Matthew 13:16 But blessed are your eyes, for they see: and your ears, for they hear.

“Did you see that?” The natural instinct is to speak, to share, to confirm, what you see. That is the natural instinct in the natural setting. But what about spiritual matters? When you see something with you spiritual eyes, do you treat it the same as seeing something in the natural?

Consider this if you would please, Jesus declares you have both eyes to see and ears to hear. Why do you react to spiritual matters as if you only see? Why react at all until you have used your spiritual ears also? Faith comes by hearing. Faith is a knowing and to see without hearing, to see without faith is to see without understanding.

There was a time that I would see a spiritual thing and share it with everyone until it had been shared with God’s intended target. I had not the maturity at that time to understand how to use my gifts. It seemed harmless, eventually God’s message got to its target. But what about the people who were asked “Do you see that?” I never considered the impact that my words might have on their faith life.

It took me years to understand that God does all things with purpose, with order, with a touch of grace.

Matthew 9:30 And their eyes were opened; and Jesus straitly charged them, saying, See that no man know it.

And what did they do?

Vs. 31 But they, when they were departed, spread abroad his fame in all that country.

They disobeyed Jesus. We will never get to see the results of obeying Him in this. This is an opportunity missed because they took a spiritual event and treated it as a natural event. They cut off the blessing that could have followed and we will never know what that could have been.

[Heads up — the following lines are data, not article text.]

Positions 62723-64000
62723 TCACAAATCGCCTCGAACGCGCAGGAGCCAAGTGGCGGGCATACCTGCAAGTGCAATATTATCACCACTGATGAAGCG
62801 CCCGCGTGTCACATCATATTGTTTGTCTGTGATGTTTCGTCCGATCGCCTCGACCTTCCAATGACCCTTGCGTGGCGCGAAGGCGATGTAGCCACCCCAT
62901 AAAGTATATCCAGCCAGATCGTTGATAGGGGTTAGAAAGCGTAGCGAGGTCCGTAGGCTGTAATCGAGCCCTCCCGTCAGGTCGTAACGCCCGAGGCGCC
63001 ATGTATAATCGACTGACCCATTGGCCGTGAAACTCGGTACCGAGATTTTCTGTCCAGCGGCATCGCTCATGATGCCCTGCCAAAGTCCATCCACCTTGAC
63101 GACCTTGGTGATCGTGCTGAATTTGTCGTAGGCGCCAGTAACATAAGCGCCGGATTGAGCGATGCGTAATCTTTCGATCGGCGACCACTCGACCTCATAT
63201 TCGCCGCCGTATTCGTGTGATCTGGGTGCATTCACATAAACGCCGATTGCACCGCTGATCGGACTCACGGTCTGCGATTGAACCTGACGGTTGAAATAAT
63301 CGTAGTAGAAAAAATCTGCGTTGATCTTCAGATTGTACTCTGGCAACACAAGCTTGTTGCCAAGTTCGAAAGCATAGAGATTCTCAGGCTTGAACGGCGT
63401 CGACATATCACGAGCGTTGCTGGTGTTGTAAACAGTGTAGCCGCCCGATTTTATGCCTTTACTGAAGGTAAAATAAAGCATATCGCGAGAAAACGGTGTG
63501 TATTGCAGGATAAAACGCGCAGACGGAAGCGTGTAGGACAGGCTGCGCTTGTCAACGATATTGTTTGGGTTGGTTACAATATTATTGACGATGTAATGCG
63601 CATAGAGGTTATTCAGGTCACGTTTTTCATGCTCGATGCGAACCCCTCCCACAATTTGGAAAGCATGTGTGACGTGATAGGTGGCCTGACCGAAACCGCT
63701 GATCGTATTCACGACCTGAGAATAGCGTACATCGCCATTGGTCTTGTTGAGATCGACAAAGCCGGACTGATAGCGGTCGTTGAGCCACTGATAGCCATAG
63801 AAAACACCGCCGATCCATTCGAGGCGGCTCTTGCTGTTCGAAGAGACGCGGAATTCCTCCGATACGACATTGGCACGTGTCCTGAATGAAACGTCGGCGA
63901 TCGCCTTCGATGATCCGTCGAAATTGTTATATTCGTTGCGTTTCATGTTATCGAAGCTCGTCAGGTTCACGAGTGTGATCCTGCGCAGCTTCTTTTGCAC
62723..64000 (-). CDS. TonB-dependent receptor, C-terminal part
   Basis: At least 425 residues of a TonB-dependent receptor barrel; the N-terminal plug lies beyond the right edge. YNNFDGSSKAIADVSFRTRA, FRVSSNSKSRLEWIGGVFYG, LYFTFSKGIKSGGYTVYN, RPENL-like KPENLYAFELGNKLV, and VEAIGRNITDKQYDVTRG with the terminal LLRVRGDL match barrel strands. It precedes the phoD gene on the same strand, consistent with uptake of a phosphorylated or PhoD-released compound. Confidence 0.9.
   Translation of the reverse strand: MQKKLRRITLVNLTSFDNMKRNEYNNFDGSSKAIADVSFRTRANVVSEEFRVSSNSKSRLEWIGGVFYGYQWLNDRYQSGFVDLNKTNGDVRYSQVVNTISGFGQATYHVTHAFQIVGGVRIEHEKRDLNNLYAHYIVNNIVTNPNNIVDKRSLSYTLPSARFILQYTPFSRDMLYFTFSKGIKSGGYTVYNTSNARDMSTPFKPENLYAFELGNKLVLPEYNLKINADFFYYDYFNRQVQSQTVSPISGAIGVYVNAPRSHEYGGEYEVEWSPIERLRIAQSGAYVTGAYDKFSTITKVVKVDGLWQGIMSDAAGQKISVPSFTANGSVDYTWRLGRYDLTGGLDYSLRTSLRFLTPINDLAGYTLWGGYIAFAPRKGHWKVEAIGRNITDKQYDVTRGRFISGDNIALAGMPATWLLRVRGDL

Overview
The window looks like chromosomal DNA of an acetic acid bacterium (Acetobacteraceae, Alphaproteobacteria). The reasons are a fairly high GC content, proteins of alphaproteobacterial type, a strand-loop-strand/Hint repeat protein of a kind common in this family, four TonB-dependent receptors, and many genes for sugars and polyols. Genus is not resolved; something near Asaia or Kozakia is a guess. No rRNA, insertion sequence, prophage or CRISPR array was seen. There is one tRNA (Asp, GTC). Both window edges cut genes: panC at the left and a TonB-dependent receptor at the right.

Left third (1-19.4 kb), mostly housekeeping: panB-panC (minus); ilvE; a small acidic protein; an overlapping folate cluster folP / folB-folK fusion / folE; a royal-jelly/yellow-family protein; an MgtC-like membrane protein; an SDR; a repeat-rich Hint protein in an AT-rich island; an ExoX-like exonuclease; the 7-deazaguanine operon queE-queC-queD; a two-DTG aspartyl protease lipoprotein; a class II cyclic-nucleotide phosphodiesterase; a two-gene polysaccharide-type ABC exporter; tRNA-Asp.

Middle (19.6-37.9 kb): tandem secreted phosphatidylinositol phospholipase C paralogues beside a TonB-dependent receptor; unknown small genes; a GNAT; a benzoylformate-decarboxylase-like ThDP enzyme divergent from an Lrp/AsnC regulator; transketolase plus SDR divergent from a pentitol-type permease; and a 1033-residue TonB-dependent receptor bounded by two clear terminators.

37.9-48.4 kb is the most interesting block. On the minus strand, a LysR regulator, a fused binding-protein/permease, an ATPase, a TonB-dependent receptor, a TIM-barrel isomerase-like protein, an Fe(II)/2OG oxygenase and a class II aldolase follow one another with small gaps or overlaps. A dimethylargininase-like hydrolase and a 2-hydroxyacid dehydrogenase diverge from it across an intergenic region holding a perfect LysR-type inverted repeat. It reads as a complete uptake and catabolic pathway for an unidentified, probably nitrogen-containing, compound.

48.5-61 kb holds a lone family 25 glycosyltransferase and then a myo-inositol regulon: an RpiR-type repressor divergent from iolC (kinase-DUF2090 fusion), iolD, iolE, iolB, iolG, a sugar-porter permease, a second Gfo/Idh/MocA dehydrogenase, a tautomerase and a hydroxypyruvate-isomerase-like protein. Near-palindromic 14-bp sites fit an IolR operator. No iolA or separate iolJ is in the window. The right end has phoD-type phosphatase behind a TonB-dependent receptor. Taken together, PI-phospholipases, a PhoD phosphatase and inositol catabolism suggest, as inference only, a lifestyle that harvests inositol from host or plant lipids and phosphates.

It is far better to see and hear than to merely see. Don’t you see?


Romans 12:2 And be not conformed to this world: but be ye transformed by the renewing of your mind, that ye may prove what is that good, and acceptable, and perfect, will of God.

Years ago I was struck by a comment made by a sister in Christ that God’s will might not be just one thing. It reminded me of a previous encounter with a dedicated follower who had said he was passing up an opportunity in favor of waiting on God’s perfect will. Both had a vision of God’s will in their lives as being fluid, changing, building up like a wave headed for shore..

I had that thought trapped in my mind until this morning as I lay awake at 2 a.m. trying to get back to sleep. I’ve made two tries now in a work that is due October 2nd. I am still not satisfied, it isn’t perfect. As I said those words to myself I saw the connective passage that lead my brother and sister in Christ to focus on God’s will and see it as shifting. The answer was there all the time.

I am transformed. I no longer settle for good. I no longer settle for acceptable. I now strive for perfect. God’s will has not changed, I have. When we strive to seek God’s will in our lives we often focus so strongly on the will, that we might know it and walk in it, that we lose focus on the proof.

Have I settled for good enough? Has my seeking been superficial, skimming of His Word and not letting it sink into my mind? Have I seen myself as accepted and settled on the praise of men as having found His will? Or have I allowed the Word to transform me to a point where nothing less than God being glorified is satisfying?

God’s will does not change, we do.